Gildan’s First Quarter In Line With Expectations
Gildan Activewear’s financial results for its first quarter, which ended April 1, showed that the Montreal, Quebec-headquartered supplier’s performance was largely in line with expectations and is on track to attain its full year financial targets.
As expected and consistent with guidance it initiated on February 22, adjusted earnings per share were down in the quarter compared to the record level achieved in the first quarter of last year. The company continued to see strong sales momentum in higher growth product areas such as fashion basics, as well as strong double-digit sales growth in international markets. However, as anticipated, temporary product availability constraints limited Gildan’s ability to fully capitalize on sales demand in the quarter. At the same time, the company also launched its full assortment of Gildan branded men's underwear on Amazon.
Gildan also notes that, as it had expected, results were affected by higher raw material and other input costs and planned investments in the areas of e-commerce and distribution. Cost reductions resulting from its organizational consolidation effected at the beginning of 2018 started to flow through in the quarter. The company expects the benefit from these cost reductions to have a larger impact in the second half of the year. Free cash flow in the first quarter was better than the company anticipated.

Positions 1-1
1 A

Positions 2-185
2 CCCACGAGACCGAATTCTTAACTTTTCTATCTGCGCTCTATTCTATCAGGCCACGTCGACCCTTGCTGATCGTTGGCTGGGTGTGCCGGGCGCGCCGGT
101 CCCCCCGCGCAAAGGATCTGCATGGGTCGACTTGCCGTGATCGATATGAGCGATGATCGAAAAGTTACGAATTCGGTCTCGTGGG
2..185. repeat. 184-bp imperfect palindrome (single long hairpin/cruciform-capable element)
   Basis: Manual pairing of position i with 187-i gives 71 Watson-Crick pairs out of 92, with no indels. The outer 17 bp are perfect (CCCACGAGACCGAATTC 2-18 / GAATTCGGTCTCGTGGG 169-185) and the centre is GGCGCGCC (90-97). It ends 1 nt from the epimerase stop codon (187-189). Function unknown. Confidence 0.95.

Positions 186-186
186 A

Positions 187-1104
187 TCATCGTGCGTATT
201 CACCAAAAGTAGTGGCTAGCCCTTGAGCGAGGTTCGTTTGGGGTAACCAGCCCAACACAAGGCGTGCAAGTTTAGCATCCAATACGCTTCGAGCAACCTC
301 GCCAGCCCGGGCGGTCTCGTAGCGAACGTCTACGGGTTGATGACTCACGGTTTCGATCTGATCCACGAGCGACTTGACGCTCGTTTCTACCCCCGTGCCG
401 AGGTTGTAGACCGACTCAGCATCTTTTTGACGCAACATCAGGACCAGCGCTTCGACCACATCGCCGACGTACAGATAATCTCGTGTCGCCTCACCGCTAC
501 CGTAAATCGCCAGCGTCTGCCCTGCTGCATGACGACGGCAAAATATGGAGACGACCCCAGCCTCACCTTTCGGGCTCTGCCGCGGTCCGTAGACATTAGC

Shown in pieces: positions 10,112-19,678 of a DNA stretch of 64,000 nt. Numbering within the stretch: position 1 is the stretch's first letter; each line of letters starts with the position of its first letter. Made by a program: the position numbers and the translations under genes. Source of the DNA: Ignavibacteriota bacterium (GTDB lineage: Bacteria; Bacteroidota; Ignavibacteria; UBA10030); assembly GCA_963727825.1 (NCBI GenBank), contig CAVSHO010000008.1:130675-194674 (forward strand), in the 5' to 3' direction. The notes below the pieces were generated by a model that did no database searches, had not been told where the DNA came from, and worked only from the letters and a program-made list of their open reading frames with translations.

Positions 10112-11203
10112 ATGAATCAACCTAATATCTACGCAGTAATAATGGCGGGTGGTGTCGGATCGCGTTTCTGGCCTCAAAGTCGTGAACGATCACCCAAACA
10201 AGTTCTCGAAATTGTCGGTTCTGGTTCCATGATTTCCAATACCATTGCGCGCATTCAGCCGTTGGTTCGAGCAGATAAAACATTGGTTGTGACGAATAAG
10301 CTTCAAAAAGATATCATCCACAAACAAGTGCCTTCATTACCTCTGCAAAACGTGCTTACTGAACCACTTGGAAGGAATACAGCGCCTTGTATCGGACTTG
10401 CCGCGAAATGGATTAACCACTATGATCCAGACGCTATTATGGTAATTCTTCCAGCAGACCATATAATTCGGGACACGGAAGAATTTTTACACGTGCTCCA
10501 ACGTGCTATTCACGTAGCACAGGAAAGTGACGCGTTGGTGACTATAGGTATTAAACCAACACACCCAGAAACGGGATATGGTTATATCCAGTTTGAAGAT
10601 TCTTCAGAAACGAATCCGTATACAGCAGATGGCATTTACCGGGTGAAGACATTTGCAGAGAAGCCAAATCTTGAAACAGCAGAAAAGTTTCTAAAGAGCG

Net sales of $647.3 million in the first quarter were down 2.7 percent compared to the prior year, a change reflecting a 3.2 percent increase in activewear sales and a 20.4 percent decline in the hosiery and underwear category. Gildan attributes the increase in activewear sales mainly to higher net selling prices, including foreign exchange and favorable product mix driven by double digit sales growth in the fashion basics category. International sales in the first quarter were up 24 percent. The decline in the hosiery and underwear sales category was mainly due to the decline in unit sales volumes of socks at mass retailers, which are shifting emphasis toward private label brands, and to the impact of the non-recurrence of the initial rollout of a licensed program to a large national chain retailer, which occurred in the first quarter of the prior year.